Beijing has also provided subsidized state financing to Chinese companies, resulting in an unfair advantage in global markets. It has used government intelligence and cyber resources to acquire proprietary information illegally from Western companies for the direct benefit of private and state-owned Chinese enterprises. One study estimated that the value of intellectual property stolen from U.S. companies by China was greater than the annual total of all U.S. exports to Asia. General Keith Alexander, former head of the U.S. Cyber Command, called China's theft of U.S. intellectual property rights "the most significant transfer of wealth in history."
North Korea factor
China has also disappointed Trump on North Korea. Being a corporate dealmaker and neophyte in international politics, Trump thought that his good personal rapport with Xi would translate into China increasing pressure on North Korea in response to its rapid progress in developing and brazenly testing nuclear weapons and missiles meant to reach the U.S. mainland. Although Chinese leaders have expressed disgust with Kim Jong Un's destabilizing antics, they are unwilling to pursue regime change in Pyongyang. Indeed, China's trade with North Korea increased during the first six months of Trump's presidency.
Roughly 90% of North Korea's trade goes through China. This means that multilateral sanctions are ineffective in forcing North Korea to curb its weapons program as long as Beijing does not participate fully in them. Pyongyang could not survive without Chinese support. The North Korean economy is almost entirely dependent on Chinese oil imports, without which economic activity would come to a standstill. But China keep the taps flowing. It is an ironic approach for a rising superpower to pursue, particularly since China wants to brand itself as a constructive and non-threatening world power through such projects as the Belt and Road Initiative.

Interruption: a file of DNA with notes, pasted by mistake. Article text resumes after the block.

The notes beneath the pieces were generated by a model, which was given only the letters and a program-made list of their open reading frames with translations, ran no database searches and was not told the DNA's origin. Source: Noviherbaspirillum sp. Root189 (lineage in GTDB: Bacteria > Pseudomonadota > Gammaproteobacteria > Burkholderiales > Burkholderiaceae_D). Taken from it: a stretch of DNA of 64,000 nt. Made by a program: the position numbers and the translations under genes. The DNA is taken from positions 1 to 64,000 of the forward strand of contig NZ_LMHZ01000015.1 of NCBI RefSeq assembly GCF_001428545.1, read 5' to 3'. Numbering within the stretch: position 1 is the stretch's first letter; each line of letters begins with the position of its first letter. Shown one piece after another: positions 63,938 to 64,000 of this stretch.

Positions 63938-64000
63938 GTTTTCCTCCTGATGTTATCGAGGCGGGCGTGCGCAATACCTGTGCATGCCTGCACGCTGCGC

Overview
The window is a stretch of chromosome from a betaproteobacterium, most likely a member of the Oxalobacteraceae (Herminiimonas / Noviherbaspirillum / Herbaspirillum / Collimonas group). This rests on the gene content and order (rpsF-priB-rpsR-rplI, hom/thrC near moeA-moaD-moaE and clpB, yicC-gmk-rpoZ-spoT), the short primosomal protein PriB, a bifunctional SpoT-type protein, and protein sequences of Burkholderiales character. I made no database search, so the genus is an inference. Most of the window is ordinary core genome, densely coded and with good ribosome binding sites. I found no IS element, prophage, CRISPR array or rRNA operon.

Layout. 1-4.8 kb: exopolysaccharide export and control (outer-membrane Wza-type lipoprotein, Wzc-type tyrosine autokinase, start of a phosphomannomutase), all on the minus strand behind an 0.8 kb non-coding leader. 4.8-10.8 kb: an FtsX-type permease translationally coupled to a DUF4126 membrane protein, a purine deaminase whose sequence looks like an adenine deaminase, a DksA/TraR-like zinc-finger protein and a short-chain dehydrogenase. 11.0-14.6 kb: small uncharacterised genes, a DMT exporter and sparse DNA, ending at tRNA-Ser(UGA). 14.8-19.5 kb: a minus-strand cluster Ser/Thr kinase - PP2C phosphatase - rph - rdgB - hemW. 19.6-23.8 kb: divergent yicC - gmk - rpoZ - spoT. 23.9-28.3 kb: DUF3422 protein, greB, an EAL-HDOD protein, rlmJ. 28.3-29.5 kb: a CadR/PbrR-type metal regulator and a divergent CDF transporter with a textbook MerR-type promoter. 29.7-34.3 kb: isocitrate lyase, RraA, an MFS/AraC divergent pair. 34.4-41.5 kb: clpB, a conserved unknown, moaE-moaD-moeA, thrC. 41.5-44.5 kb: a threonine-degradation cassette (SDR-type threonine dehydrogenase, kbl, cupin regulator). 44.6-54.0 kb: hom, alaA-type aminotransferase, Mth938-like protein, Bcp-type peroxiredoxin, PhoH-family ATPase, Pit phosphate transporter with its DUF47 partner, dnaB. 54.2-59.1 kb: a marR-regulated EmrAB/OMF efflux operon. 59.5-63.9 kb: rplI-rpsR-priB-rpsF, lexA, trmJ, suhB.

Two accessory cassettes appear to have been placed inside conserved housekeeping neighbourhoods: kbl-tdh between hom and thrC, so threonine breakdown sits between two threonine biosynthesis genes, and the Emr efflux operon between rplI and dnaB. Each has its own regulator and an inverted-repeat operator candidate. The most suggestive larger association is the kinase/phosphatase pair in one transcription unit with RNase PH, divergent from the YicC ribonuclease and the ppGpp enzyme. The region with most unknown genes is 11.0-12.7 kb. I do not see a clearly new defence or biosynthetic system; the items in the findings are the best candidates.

China's attitude on North Korea is highly revealing for the strategic insecurities it reveals. If the Korean peninsula was unified, there would no longer be a need for the 28,000 U.S. troops stationed in South Korea. It would remove the justification for the advanced ballistic missile defense system the U.S. has deployed in South Korea, which China believes undercuts its own deterrent capabilities. A united Korea would be a better economic and diplomatic partner for its regional neighbors such as China, with the threat of a major war removed by the fall of the militant Kim regime in Pyongyang.